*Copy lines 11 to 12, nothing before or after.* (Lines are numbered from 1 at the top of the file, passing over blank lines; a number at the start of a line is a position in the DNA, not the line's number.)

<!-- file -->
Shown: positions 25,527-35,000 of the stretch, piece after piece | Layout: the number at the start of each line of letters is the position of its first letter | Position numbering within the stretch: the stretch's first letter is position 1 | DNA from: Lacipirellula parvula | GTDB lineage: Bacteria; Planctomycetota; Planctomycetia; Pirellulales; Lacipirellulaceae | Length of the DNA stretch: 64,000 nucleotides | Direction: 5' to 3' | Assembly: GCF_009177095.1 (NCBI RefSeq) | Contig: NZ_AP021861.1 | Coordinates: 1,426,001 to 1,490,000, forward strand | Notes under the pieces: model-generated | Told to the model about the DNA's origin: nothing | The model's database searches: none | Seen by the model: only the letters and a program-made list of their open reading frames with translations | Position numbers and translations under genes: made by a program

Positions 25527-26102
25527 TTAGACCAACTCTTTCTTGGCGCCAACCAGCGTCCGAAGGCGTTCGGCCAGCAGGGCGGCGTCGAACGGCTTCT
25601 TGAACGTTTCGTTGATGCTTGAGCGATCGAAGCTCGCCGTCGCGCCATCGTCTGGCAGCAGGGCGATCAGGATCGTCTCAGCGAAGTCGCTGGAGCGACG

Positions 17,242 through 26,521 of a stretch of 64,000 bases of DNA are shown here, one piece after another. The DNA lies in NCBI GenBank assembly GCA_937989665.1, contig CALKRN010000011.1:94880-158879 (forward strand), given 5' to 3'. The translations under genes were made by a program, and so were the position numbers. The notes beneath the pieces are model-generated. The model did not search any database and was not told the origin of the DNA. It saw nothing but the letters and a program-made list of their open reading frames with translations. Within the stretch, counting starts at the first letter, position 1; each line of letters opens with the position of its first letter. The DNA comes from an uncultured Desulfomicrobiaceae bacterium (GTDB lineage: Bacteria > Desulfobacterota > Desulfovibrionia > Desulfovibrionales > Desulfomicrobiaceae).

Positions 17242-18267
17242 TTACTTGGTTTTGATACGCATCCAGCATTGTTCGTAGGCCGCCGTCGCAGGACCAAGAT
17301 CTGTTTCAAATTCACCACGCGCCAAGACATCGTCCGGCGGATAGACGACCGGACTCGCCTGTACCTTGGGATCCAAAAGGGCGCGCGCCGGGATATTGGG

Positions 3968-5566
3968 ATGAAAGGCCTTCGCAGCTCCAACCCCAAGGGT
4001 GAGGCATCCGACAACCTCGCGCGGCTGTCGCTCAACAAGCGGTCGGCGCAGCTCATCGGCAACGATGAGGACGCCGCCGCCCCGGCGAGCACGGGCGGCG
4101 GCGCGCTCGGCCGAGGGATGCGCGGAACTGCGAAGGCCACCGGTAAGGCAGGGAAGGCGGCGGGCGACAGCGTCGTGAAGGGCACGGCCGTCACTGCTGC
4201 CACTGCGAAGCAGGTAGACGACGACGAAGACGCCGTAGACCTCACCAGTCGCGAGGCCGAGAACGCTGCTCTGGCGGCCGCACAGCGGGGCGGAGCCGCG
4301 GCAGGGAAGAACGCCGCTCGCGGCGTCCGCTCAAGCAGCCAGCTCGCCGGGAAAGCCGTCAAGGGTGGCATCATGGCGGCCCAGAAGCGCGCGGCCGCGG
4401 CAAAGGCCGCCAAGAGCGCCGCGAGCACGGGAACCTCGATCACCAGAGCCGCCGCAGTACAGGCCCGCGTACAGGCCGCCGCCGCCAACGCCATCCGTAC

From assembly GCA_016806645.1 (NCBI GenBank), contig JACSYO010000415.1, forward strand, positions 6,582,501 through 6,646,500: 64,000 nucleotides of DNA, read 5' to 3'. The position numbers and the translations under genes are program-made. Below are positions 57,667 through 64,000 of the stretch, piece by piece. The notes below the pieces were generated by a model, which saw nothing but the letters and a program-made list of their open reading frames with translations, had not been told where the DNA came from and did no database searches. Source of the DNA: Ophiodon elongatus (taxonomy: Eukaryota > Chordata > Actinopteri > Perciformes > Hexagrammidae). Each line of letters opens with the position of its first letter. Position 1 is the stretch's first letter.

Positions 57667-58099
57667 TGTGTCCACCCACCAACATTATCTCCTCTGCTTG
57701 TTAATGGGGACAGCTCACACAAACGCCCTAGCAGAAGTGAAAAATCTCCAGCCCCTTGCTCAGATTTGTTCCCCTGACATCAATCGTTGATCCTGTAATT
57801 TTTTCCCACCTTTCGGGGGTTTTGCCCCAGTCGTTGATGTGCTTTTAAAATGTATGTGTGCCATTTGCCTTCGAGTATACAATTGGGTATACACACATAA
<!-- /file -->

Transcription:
4001 GAGGCATCCGACAACCTCGCGCGGCTGTCGCTCAACAAGCGGTCGGCGCAGCTCATCGGCAACGATGAGGACGCCGCCGCCCCGGCGAGCACGGGCGGCG
4101 GCGCGCTCGGCCGAGGGATGCGCGGAACTGCGAAGGCCACCGGTAAGGCAGGGAAGGCGGCGGGCGACAGCGTCGTGAAGGGCACGGCCGTCACTGCTGC